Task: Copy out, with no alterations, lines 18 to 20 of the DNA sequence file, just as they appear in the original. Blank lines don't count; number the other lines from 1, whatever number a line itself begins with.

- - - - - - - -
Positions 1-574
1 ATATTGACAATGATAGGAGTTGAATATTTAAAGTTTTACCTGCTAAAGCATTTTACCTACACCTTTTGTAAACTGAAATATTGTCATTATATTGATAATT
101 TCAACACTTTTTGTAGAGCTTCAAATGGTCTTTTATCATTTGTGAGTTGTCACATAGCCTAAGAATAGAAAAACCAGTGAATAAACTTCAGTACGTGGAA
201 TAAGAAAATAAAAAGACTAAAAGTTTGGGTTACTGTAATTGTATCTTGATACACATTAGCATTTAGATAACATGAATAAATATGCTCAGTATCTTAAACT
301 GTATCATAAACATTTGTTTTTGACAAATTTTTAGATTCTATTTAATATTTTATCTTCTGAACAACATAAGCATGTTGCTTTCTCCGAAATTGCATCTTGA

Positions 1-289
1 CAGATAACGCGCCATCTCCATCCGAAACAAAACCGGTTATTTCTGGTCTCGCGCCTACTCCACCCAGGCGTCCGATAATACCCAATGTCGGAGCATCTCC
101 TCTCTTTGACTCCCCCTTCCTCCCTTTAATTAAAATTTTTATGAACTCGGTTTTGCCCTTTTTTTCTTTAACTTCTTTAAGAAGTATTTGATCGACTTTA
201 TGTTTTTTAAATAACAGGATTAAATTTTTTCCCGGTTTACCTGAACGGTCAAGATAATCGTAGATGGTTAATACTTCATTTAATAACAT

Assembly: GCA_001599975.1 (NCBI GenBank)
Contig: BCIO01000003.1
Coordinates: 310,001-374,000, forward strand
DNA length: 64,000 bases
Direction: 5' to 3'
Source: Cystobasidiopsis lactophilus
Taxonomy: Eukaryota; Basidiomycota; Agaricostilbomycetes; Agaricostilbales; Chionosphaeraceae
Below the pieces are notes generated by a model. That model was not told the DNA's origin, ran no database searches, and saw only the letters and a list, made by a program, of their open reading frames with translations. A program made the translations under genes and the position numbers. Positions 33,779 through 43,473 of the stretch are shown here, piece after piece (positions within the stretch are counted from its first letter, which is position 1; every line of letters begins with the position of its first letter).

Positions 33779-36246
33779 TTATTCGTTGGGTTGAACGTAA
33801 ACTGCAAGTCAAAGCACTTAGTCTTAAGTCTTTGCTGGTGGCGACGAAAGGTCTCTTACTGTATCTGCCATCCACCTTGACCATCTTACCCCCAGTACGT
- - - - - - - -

Positions 33779-36246
33779 TTATTCGTTGGGTTGAACGTAA
33801 ACTGCAAGTCAAAGCACTTAGTCTTAAGTCTTTGCTGGTGGCGACGAAAGGTCTCTTACTGTATCTGCCATCCACCTTGACCATCTTACCCCCAGTACGT